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COVID-19 Healthy Habit Creativity Challenge
April 12, 2020
Fitness Mythbusters: Edition 1
May 7, 2020

Managing Pandemic Anxiety

To say we are living in an uncertain and quickly changing time right now is an understatement. Feelings of anxiety and fear of the unknown can throw the calmest and most grounded among us into an all-out emotional tailspin.  And that’s okay. We are in unchartered territory and if you feel overwhelmed and stressed right now most assuredly you are not alone. Like any source of stress that life inevitably brings, it’s how we respond to that stress that matters. And this is some Big Stress and new territory for all of us so it’s going to take an adjustment. No doubt this pandemic situation can feel surreal and scary, but with time I have no doubt we will come out collectively stronger and more united and connected than before.

And forever changed. Change requires a loss of some kind. For many of us, it’s a loss of our normal daily or weekly routines. Personally, I miss my beach walks, joining my running group on Saturday’s, and seeing my fellow gym members where I used to work out before the gyms were asked to close. And I realize these are minor inconveniences. Many people are struggling to meet their fundamental needs as they grapple with being laid off, finding money for food, or navigating working without childcare. We are all affected in some way and each person’s situation is unique. Some are thrust into survival mode due to circumstances and others are living in fear of the ‘what-ifs’ (what if I get sick, or what if my mother, father, child, sister, spouse become ill – THEN WHAT?). Fear and anxiety do a great job of keeping us in survival mode. Some feel safer if they catastrophize and ruminate on the worst-case scenario so that they are mentally prepared. But – at what cost?

So I ask you: How are you managing your stress during this time? What is your anxiety level most days? How are you prioritizing your self-care?  What are your primary go-to’s for stress management? Don’t let fear and anxiety paralyze you when it comes to your overall health and self-care. Properly nourishing and moving our bodies is key, as well as staying connected to others, but here are three additional tips for better managing pandemic anxiety.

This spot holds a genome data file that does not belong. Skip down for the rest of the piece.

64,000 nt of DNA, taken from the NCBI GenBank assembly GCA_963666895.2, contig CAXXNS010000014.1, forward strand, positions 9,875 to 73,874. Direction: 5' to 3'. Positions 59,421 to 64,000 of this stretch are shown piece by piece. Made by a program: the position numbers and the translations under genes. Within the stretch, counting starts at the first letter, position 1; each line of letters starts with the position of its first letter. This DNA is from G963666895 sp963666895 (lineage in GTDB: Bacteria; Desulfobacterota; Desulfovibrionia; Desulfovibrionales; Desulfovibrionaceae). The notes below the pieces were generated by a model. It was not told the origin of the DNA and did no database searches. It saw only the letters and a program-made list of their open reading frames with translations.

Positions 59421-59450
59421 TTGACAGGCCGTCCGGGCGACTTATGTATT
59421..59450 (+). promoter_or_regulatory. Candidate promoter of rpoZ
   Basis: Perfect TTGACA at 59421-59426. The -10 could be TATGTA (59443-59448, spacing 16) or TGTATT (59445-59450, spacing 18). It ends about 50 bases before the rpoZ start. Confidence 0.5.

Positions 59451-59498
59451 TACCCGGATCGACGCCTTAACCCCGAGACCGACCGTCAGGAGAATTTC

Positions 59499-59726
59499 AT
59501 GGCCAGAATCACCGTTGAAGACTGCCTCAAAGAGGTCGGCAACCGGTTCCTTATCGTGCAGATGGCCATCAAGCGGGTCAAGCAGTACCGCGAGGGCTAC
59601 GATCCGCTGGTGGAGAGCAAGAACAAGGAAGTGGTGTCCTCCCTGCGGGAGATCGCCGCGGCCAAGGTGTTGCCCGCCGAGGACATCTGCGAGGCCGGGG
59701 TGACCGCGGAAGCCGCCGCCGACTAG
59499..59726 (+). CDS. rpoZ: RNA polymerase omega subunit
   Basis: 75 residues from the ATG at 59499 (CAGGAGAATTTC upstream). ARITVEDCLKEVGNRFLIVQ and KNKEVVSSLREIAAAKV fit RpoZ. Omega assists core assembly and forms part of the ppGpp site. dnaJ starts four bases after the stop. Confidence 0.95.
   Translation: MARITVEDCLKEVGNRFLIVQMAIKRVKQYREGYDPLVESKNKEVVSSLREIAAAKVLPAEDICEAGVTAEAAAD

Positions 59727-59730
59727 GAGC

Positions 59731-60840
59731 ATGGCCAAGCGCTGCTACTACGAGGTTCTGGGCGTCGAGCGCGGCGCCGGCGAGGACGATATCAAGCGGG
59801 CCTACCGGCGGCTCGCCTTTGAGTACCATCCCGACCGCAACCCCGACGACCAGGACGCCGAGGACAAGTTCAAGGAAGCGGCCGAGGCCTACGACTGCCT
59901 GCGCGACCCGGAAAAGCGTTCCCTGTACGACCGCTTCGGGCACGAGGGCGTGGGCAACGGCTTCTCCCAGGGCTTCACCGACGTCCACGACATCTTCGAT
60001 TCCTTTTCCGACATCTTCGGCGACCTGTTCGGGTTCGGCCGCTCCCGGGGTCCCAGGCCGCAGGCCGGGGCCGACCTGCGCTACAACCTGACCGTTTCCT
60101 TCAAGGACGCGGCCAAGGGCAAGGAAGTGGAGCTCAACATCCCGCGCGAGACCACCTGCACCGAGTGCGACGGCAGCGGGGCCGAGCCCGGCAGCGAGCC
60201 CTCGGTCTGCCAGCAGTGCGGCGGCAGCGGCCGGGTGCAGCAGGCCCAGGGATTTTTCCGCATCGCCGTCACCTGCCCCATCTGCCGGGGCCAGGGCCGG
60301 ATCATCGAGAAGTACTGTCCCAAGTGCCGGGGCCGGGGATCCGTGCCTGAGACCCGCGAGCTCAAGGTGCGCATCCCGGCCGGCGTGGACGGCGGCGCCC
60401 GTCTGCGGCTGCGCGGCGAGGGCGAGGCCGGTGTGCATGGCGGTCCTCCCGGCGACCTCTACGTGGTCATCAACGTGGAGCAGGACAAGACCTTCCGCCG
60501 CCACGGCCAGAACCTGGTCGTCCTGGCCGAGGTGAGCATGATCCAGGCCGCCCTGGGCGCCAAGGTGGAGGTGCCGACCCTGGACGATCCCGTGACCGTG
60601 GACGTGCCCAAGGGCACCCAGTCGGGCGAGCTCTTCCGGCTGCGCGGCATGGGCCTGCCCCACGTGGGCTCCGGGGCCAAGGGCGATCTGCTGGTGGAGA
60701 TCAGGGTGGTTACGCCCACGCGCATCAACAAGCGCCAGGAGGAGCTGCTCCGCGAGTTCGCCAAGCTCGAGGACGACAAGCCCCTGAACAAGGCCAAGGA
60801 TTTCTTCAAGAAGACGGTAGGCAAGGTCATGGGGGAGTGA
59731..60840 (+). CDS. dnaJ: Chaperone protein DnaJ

1. Limit news exposure. It’s important to stay informed but reading or listening to every pandemic update will only add to your stress, fear and anxiety. I’m guilty myself, there are articles and stories and updates galore, not to mention the articles friends’ text me (with good intent).  Too much pandemic information is not a good thing. Assess if you need to create some boundaries around how much you listen to, watch, read news, and receive information from others related to the pandemic. This is especially important right before bed. We want to calm – not stress out – the body and mind before sleep.
  • Seek out what makes you laugh. We have a lot of doom and gloom coming at us, so make sure you are also allowing in what makes you laugh. Talk with a good friend, or watch hilarious videos or comedians on YouTube. You can’t be stressed out and be laughing at the same time – just sayin’. At the least, seek out what you enjoy and find pleasurable from the inside-out. Make a point of prioritizing what brings you joy. I get that those options may have become more limited lately – but experiment and return to what you used to enjoy doing but maybe didn’t have time for anymore. A little source of laughter can go a long way in taking the edge off of stress in a healthy way.
  • Practice gratitude. Wait! Don’t stop reading, I’m not being ‘woo-woo’ here. Research

on a gratitude practice shows that when we acknowledge the good stuff we feel happier. We even begin to notice more of the ‘good stuff’ compared to the ‘bad stuff’ even if our life circumstances haven’t changed much. Here are a couple practices you can do:

  • 3 Things Practice – Journal three things that you are grateful for at the end of your day. What inspired you or made you smile? What do you appreciate? Keep a journal on your nightstand to help remind you to practice.  
  • Write a Thank You note – write, email or text a ‘thank you’ note to a family member, friend, colleague, helper, anyone who has made a difference in your life or since this pandemic entered the scene. Take time to acknowledge your appreciation. Yes, this requires vulnerability, but it will be worth it, I promise. J

Start with at least one of these and see how it helps. If you are stressed out right now and feeling like you are drowning in the anxiety of what is or catastrophizing with the ‘what-if’s’, you have nothing to lose. Being a little different goes a long way in the domino effect of creating calm in the chaos. 

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